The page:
The great and most graceful survivor of successive generation of leading ladies has been Waheeda Rahman (75) who enjoys the privilege of working opposite the three big ones, Dilip Kumar, Raj Kapoor, Dev Anand. To this can be added Ashok Kumar, Guru Dutt, Sunil Dutt, Rajendra Kumar, Raaj Kumar Dharmendra, Manoj Kumar, and Rajesh Khanna. A Padma Bhushan awardee, she has two Filmfare Best Actress trophies (Guide, 66, Neelkamal, 68, and four nominations), National Award for Reshma aur Shera (71) and a Lifetime Achievement (94) under her saree pallu. Her last film as a heroine was Phagun (1973). She took a 12-year-long sabbatical essaying character roles with Lamhe in 1991, returning with Anupam Kher’s directorial disaster, Om Jai Jagdish (02). She married her one film hero Kamaljeet (Shashi Rekhi) in 1974 (Shagun) and moved to Bangalore (the husband died). She has two children, both supposedly writers, and alternates between Bangalore and her sea view bungalow right next to Salman Khan’s Galaxy residence in Bandra, Mumbai. Her Hindi film debut was Guru Dutt’s Raj Khosla directed CID (56) opposite Dev Anand, and last Delhi 6 (09). The count is 80.
But one superbly talented and versatile actress who has scorned all offers of a return with contempt is Vyjantimala (75), the original siren from down south. Making her debut with Bahar (54) she dominated the Hindi screen till she bade goodbye with Prince (69) opposite Shammi Kapoor. Despite a long innings she starred in only about 30 films, including blockbusters like Devdas (55), Naya Daur (57), Madhumati (58), Gunga Jamuna (61) opposite Dilip Kumar (she did another five with him), Sangam (65) with Raj Kapoor, and Jewel Thief (67) with Dev Anand. She settled down in Chennai after marrying Dr Chaman Bali (he died in 1986), and continues to perform and teach Bharatnatyam. In between she also served as a parliamentarian for two terms.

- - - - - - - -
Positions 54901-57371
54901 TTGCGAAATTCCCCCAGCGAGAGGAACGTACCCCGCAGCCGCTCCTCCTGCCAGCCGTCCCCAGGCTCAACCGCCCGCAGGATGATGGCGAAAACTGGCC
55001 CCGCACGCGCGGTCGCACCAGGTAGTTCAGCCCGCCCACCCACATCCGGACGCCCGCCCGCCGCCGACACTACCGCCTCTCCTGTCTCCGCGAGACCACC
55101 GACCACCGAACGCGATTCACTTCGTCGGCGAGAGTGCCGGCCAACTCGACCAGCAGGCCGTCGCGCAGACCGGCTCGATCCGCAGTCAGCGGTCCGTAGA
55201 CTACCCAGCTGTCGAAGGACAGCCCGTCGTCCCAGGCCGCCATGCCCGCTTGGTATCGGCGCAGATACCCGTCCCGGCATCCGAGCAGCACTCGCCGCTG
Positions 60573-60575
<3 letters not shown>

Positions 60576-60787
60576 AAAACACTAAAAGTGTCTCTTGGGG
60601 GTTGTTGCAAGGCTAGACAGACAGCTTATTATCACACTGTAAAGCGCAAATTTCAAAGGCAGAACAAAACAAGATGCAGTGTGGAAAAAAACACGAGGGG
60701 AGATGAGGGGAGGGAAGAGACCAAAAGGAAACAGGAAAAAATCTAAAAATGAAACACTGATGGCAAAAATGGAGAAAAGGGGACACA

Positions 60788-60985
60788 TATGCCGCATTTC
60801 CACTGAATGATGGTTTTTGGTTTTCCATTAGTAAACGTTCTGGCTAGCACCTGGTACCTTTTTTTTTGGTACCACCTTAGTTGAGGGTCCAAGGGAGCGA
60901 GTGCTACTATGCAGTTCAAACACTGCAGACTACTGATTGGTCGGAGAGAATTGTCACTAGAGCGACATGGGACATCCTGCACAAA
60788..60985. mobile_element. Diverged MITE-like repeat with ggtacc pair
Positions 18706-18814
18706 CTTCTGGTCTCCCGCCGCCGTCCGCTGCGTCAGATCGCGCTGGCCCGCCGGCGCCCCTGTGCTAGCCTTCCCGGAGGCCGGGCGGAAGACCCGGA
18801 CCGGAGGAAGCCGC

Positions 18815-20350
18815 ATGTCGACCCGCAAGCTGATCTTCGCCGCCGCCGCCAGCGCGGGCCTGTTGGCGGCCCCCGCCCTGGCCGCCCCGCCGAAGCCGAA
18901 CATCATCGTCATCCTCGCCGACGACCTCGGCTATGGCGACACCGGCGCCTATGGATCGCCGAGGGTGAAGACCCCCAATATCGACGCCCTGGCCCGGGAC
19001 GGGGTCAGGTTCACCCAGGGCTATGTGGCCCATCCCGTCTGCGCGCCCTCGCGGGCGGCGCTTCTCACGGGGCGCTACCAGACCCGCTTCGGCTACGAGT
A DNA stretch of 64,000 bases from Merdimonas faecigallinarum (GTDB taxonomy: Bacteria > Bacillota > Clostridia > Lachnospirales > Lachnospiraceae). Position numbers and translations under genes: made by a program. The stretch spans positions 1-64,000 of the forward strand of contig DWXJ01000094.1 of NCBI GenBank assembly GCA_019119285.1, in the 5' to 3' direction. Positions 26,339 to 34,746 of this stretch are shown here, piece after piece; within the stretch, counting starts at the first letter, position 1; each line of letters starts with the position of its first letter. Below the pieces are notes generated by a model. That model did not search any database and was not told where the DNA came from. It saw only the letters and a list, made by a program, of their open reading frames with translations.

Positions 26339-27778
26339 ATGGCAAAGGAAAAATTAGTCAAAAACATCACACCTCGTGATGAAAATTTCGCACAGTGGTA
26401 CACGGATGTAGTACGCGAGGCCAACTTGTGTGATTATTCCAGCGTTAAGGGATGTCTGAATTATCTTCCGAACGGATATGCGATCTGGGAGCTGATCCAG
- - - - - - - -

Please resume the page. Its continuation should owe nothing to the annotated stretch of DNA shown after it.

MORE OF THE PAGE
Another successful heroine of the sixties was Saira Bano (67) who decided to retire after marriage to thespian Dilip Kumar (66) almost twice her age, but not without working opposite him in three films, Gopi, Sagina and Bairaag. She worked in 30 films between Junglee (61) and Hera Pheri (76). Better known for her beauty than any acting prowess, and won four Filmfare nominations, Junglee (61), Shagird (67), Diwana (68), Sagina (74) though won not a single award. Saira also runs a television production company which has made several serials though none of them has really worked.
Also qualifiers for the august list are contemporaries Sharmila Tagore, Rakhee and Mumtaz, and Zeenat Aman and Parveen Babi, amongst others, not to speak of Helen, the perennial favourite non-aging beauty who never made it as a heroine.
By Suresh Kohli